You can find a number of ready-to-use templates online, but creating a customized template that fits your needs can be even more beneficial. You can customize your template by adding columns, formatting, and functionality that are most important to you, such as calculating total hours worked or highlighting certain shifts. As your needs evolve, making your own template can help you better understand how Excel works. Making Excel schedule templates can save you time and improve your productivity. In this article, we’ll show you how to create an availability schedule in Excel.
How to Make an Availability Schedule Template in Excel: Step-by-step Procedures
Here, we are showing you a step-by-step procedure to make an efficient availability schedule template in Excel. You can use this template or you can also follow these steps to make a similar type of template according to your need.
1st Step: Add Necessary Header Information Prior to Your Availability Scheduling Table
To begin with, add some header information, such as the Scheduling table title, Company name, Jurisdiction area, Office location, etc. to give it a formal outlook and set proper applicability.
2nd Step: Add a Validation Period to Your Availability Scheduling
Consequently, add the Schedule start date from which this schedule will be applicable along with the date when this schedule will expire. You can also mention the duration of this schedule.
3rd Step: Add a Calendar to Match Weekly Days and Dates Easily
Optionally, you can add a display calendar to your Excel worksheet to easily get the associated dates with the weekdays during this one-week period, whenever you need.
To do that, first, you need to click on Add-ins under the Developer tab. A new window will pop up. Inside the window, click on STORE. Then inside the search bar type “calendar” and press ENTER. From the search result, click on the Add button beside Mini Calendar and Date Picker.
A mini calendar will be visible on your worksheet. Resize and place it anywhere suitable for gaining consistency in the look.
4th Step: Build a Skeleton of Your Availability Scheduling Table
After that, create a table, which is going to accommodate your scheduling information. You need to specify the number of rows and columns and draw the table accordingly. You can also merge cells inside any rows or columns to give the table a more organized and suitable outlook.
5th Step: Add Necessary Headings to Each Column
After you are done with building the table skeleton, you need to give the necessary headings to the columns you just added to the table. You can add as many columns as you want to accommodate necessary information inside the table. But do not flow the table with unnecessary columns which can damage the integrity of the table.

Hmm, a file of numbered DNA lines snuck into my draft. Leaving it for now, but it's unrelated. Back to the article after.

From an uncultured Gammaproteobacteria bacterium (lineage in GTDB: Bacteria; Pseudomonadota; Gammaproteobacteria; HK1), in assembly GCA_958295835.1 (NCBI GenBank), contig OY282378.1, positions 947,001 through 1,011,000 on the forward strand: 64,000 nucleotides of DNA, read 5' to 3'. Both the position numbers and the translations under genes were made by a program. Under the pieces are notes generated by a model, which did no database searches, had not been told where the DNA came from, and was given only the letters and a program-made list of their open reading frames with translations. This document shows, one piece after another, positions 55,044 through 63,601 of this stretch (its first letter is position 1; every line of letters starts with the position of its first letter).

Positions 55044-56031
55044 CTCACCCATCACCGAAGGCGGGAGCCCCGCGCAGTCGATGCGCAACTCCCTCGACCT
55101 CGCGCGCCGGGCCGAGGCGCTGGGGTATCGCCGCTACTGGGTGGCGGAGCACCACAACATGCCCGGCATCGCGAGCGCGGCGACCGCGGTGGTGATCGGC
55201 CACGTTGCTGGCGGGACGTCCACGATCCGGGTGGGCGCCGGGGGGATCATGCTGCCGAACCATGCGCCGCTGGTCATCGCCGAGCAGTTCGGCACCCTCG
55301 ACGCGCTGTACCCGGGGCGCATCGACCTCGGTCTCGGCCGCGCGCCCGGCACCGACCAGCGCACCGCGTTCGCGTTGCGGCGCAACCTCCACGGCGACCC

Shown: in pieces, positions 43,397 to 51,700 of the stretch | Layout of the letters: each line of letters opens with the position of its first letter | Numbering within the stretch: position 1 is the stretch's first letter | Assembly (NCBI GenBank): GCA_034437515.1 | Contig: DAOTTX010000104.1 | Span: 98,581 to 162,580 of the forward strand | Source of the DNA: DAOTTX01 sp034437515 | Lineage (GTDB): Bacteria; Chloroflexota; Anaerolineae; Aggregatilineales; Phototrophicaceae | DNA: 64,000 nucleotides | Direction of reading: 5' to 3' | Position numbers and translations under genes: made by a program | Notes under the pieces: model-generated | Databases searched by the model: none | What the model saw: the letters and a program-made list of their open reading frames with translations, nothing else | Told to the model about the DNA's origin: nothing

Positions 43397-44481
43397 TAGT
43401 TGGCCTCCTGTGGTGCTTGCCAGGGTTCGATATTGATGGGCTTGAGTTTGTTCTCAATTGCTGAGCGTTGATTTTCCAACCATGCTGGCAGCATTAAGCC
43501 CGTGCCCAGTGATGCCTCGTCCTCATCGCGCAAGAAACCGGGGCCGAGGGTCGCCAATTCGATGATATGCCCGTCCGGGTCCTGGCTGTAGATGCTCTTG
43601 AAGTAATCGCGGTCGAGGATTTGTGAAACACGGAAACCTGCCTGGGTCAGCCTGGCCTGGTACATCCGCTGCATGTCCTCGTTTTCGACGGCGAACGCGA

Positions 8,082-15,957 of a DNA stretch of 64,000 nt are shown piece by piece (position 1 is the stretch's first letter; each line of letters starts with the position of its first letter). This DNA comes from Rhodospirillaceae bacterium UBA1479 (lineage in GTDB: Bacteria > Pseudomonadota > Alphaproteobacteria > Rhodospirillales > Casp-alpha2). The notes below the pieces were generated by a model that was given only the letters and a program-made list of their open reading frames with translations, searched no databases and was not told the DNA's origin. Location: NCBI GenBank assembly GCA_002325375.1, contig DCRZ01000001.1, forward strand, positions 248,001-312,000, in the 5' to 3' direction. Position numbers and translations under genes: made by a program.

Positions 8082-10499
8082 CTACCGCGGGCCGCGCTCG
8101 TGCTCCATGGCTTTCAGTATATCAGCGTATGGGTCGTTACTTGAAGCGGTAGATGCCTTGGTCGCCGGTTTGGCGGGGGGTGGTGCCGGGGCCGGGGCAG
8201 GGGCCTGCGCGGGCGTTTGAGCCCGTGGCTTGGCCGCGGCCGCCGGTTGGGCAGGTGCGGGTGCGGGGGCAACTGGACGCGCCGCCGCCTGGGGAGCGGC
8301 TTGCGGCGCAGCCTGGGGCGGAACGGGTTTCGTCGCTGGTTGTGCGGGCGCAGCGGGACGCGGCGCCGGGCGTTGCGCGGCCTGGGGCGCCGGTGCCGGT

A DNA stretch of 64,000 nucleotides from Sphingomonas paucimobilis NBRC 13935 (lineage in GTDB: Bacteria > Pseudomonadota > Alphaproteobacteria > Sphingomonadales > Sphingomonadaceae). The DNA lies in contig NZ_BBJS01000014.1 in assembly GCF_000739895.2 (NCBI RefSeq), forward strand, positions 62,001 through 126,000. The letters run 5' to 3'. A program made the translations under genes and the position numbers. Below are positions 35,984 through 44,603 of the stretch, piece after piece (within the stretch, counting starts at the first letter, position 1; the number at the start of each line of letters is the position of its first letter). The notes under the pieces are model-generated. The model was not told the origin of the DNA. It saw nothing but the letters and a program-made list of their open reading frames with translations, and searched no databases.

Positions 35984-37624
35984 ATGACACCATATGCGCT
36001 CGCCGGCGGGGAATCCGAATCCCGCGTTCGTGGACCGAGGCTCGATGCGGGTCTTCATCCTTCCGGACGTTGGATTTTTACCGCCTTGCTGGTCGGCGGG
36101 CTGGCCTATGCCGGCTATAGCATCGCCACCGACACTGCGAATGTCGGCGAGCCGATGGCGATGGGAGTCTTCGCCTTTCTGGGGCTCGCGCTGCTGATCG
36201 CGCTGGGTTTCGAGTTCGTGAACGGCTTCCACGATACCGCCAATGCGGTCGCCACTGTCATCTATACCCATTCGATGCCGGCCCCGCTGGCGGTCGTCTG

6th Step: Add Necessary Data to Each of the Rows
The row number is equal to the number of people for whom the scheduling is applicable. Add as many people as you need and fill the rows with corresponding information according to the columns.
7th Step: Generate a VBA Worksheet Event to Improve Readability
Finally, you can generate the following VBA code, which will automatically turn the cell color into red whenever an employee is not available for any particular day. Also, if that person is somehow available, the cell will be colorless automatically.
Now, to write this VBA Code, first launch the Visual Basic Editor by clicking on Visual Basic under the Developer tab.
Then, double-click on the sheet name inside which you want to write the code.
Finally, inside the worksheet event, you can write the code to get your desired output (If you are using VBA for the first time, you may need to add the Developer tab inside the ribbon Excel).
Private Sub Worksheet_Change(ByVal Target As Range) If LCase(Target.Value) = "no" Then Target.Interior.ColorIndex = 3 'Red color Else Target.Interior.ColorIndex = xlNone 'No color End If End Sub
Private Sub Worksheet_Change(ByVal Target As Range)
This is a worksheet event procedure that runs whenever a cell on the worksheet is changed.
If LCase(Target.Value) = "no" Then
This line uses the LCase function to convert the value in the target cell to lowercase, and checks if it is equal to “no”.
Interior.ColorIndex = 3 'Red color
If the value in the target cell is “no”, this line sets the cell interior color to red.
If the value in the target cell is not “no”, this line begins the Else block.
Interior.ColorIndex = xlNone 'No color
This line sets the cell interior color to no color (i.e., the default color) if the value in the target cell is not “no”.
It ends the If statement.
This line ends the worksheet event procedure.
To make this code work, you need to type “No” inside the corresponding cell depending on employee unavailability. The cell will automatically turn red and if that employee is somehow available later, just replace the “No” with “Yes” and the cell will return to its colorless condition.
The code is written in such a way that, whether you type, “NO”, “No”, “nO” or “no” it will convert the letters into lowercase, recognize them, and color the cell.
Things to Remember
- Determine the purpose of the schedule and what information needs to be included in it. This will help you decide on the structure and layout of the schedule.
- Make sure to include all important details in the schedule, such as shift duration, work type, employee name, and date. This will ensure that the schedule is accurate and useful.
Download Practice Workbook
By following the steps outlined in this article, you can learn how to make a customized availability schedule in Excel that meets your needs, includes all necessary information, and helps you to stay organized, productive, and on track. If you have any questions or comments, please feel free to leave them in the comment section below.